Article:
Even seemingly an insignificant experience can play a part in your novel years later.
When I was a young engineer, a developer clearing a large tract of woodland discovered an old family cemetery. The town attorney advised that the grave stones could not be moved or the deceased re-interred elsewhere unless all next of kin could be tracked down and their permissions obtained. This caused quite a dilemma until one prospective homeowner offered to let the graveyard remain on his lot and subdivision lines were redrawn to accommodate the fellow’s house without disturbing the graveyard.
Many old farms contain family burial plots. But what if more than just bodies were buried among the graves? What if one of the plots was a different kind of final resting place—a grave without a body—a place that held secrets of a former life—a life that those who buried it didn’t want to interfere with their current life, yet couldn’t completely let go of because it was an important part of who they were? This supposition became an essential element in my novel, Torben’s Fountain.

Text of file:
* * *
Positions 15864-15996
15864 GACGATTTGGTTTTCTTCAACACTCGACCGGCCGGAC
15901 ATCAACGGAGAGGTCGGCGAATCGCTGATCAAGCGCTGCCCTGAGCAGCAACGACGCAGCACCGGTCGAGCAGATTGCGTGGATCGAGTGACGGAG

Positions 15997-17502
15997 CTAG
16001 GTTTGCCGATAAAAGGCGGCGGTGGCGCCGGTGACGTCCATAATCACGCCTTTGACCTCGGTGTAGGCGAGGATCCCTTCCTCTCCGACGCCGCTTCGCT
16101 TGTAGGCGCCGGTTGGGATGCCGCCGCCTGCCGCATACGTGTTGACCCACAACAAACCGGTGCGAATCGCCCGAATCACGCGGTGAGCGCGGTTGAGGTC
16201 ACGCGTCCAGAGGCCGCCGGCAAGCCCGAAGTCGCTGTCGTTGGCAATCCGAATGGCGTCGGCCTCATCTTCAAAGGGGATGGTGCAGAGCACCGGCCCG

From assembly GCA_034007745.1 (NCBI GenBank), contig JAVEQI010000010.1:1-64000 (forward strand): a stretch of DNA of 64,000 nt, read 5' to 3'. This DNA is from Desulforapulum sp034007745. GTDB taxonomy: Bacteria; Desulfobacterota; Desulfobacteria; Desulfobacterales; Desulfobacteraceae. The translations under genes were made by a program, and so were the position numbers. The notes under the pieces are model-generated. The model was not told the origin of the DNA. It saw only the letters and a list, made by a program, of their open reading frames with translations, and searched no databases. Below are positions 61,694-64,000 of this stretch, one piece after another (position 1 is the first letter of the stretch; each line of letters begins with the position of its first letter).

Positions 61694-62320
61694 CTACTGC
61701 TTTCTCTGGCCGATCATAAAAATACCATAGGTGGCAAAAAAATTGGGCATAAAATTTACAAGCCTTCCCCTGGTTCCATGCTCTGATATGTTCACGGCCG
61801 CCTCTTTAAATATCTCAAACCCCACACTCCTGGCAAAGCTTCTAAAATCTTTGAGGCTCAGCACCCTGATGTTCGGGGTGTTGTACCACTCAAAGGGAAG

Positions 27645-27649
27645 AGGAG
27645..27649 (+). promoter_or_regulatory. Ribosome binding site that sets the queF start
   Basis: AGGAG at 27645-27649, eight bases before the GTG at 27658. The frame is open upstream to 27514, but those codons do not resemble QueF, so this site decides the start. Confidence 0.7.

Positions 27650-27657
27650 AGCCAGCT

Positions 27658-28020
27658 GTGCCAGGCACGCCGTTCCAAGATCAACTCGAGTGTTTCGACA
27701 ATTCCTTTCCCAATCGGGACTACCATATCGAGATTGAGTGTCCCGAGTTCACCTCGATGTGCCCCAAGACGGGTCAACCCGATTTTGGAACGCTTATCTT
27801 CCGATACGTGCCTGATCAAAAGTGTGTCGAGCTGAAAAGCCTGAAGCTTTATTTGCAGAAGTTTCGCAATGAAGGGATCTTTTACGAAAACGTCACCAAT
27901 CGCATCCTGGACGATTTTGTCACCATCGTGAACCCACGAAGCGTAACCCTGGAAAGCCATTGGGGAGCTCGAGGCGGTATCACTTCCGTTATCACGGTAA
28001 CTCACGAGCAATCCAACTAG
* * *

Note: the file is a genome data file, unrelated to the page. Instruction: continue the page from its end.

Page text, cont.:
The adage, write what you know, doesn’t necessarily mean you have to keep your stories within your expertise. I’ve never hiked over the Pyrenees Mountains like the airmen escaping the Nazis in my upcoming novel Night and Fog, but from miles of forced-marches in the army with blistered feet and burning lungs, trudging up little inclines that exhausted us as if they were foothills in the Alps, it wasn’t hard for me to imagine what endurance it must have taken the airmen to hike over the mountains from France into Spain in only one night.
As writers, we may not have been members of the underground helping downed airmen escape the Nazis, but we can draw on our experiences, the traumas, the patriotism, the compassion and so on as we bring those episodes that have been dryly recorded in military records and historic narratives to life.